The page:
The hottest debate in the Auburn football complex surrounding J.J. Pegues’ move from tight end to defensive line had nothing to do with what position he should play.
Pegues made that conversation sound easy. Bryan Harsin called him into his office last Monday, at the start of the team’s week off splitting spring in half. The coach told the sophomore that he felt like he could be a big piece and leader in the defensive line room. That’s really all Pegues needed to hear.
“I chose to go to D-line just for my team. So we can get wins,” Pegues said. “I feel like it's an opportunity for me to show the world that I can play both sides — tight end and D-line — and I feel like if I do that, I can help the team and maybe one day play in the NFL.”
But there were hard conversations taking place in the tight ends room. Luke Deal said he and the rest of the group had to debate whether they should keep Pegues in the position-group chat or kick him out.
Ultimately, they decided to let him stay. As it turns out, Auburn players feel the same way fans do about Pegues.
“We love J.J., but we feel like that’s a place where he’s going to thrive,” Deal said. “He’s a freak athlete who’s just — man, he’s a great guy and like I said, everybody on the team loves him so it’s not really going to be detrimental anywhere.”
It’s much more likely that it will help. Auburn, in very un-Auburn fashion, may actually have more depth at tight end than it does on the defensive line, which lost a host of players such as Derick Hall, T.D. Moultry, Jaren Handy and Caleb Johnson to the new “Edge” spot in coordinator Derek Mason’s primarily 3-4 scheme.
Deal is one of five players the Tigers can still rotate through the tight end and fullback spots, along with John Samuel Shenker, Brandon Frazier, Tyler Fromm and Landen King. They list only eight players for three defensive line spots, though. One of those — Jeremiah Wright — is out indefinitely after tearing his ACL. Two others — Tyrone Truesdell and Marquis Burks — are seniors.
So it appears there is room for Pegues to work his way into the rotation. Now comes the hard part: Learning the position. Pegues has ideal size at 6-foot-3 and 308 pounds, but he doesn’t really have a base to build from like Wright did when he made the move from offensive line to defensive line prior to the start of last season. He was a two-way player in high school. Pegues was almost exclusively an offensive player at Oxford (Miss.) High.
He played some defensive end in certain short-yardage situations but never once lined up at tackle, the spot the Tigers have him playing along with Burks and Zykeivous Walker. So he’s learning on the fly at the SEC level.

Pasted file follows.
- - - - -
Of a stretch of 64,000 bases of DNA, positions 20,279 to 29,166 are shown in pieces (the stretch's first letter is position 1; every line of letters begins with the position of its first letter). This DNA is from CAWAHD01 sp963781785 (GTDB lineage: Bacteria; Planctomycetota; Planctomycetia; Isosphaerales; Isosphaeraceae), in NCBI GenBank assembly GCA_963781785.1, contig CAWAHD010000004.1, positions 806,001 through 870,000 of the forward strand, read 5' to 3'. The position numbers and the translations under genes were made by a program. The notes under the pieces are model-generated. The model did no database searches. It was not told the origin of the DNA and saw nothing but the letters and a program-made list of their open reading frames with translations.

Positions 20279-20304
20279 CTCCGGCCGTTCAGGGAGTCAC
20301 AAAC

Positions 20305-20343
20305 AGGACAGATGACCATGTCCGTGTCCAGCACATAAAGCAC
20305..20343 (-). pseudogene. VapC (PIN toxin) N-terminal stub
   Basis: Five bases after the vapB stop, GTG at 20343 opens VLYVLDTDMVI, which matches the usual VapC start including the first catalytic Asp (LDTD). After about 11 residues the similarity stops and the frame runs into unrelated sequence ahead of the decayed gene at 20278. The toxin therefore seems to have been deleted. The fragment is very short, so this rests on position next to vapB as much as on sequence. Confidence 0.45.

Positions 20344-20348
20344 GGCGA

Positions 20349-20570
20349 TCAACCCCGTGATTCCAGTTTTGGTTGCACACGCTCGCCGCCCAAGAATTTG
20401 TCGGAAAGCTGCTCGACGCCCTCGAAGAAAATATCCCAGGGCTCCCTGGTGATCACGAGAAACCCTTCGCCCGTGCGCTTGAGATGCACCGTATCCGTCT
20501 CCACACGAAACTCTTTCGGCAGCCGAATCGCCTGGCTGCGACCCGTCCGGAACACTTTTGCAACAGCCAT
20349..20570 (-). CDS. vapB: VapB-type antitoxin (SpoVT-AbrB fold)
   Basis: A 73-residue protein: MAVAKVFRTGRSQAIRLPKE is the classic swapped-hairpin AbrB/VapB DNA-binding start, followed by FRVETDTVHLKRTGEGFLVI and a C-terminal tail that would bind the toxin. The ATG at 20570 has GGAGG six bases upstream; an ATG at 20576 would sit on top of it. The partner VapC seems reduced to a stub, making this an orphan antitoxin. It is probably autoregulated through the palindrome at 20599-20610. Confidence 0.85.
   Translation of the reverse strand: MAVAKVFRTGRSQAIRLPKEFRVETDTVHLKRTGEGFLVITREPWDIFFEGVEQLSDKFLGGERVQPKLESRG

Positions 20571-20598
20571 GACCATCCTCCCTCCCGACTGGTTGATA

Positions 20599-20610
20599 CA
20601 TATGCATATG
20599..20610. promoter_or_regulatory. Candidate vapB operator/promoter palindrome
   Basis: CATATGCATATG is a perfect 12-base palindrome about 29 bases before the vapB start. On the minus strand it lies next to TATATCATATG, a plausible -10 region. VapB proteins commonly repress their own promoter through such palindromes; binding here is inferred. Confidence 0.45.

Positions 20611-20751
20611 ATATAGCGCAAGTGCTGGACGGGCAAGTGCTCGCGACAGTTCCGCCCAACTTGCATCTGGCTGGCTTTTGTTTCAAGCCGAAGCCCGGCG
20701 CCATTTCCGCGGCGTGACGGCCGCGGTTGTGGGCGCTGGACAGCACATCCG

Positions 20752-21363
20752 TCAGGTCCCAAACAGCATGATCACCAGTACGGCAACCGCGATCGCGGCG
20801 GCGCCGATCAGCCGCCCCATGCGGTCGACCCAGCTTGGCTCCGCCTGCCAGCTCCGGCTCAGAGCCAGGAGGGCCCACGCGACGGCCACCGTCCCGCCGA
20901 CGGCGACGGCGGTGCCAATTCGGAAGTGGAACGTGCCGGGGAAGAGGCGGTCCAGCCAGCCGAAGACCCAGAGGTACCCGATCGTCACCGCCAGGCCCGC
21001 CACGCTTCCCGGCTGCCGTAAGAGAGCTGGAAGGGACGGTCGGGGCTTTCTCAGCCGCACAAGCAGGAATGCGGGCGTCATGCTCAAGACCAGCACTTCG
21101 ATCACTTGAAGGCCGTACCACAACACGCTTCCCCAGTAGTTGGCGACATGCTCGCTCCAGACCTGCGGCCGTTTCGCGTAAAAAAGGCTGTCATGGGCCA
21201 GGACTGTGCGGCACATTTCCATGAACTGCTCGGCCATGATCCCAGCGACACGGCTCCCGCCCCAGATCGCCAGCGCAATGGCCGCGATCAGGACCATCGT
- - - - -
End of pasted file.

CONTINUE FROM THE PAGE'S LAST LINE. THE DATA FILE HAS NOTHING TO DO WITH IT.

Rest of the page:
“I think just learning the language that they use,” Pegues said of the toughest part of the transition. “And the techniques. You know, taking on double-teams, how to get into stance, like all of that. And me being behind a little bit, it frustrates me a little bit.”
Pegues has plenty of help, though. He’s been studying film of three-time first-team All-American defensive tackle Ed Oliver, who starred at Houston and now plays for the NFL’s Buffalo Bills. Colby Wooden is helping him learn the playbook. Everyone else in that group has been helping through practices, whether that be lining him up in the right spots or teaching him basic hand position and movement.
Defensive line coach Nick Eason has been an asset, too, using his 17 years of experience as an NFL player and coach to give Pegues tips for things he can do on and off the field.
“He’s excited. He’s looking forward to a new challenge and finding ways to help the team,” Pegues’ high school coach, Chris Cutcliffe, told the Advertiser. “I think he can be a phenomenal player. He’s so explosive. He’s great with his hands. He has a lot of tools that I think that will translate really well to being a dominant defensive lineman.”
It seems the only downside to the move is that it takes the ball out of his hands. Pegues recorded just 12 touches as a freshman, but he didn’t need that many to become a fan favorite — on his third carry of the season, against Arkansas, Pegues ran around the right edge, spun around one defender and hurdled another. He remembered a reporter referring to him as a “300-pound Saquon Barkley.”
But Pegues’ attitude, Cutcliffe said, has always been one of “willing to do anything to help the team,” whether that means playing offense, defense or special teams. Right now, he’s focused on the last two.
That doesn’t necessarily mean we’ve seen the last of him on offense, though — Pegues said he “might have goal-line packages" down the line.
That’s reason enough to keep him in the tight end group chat.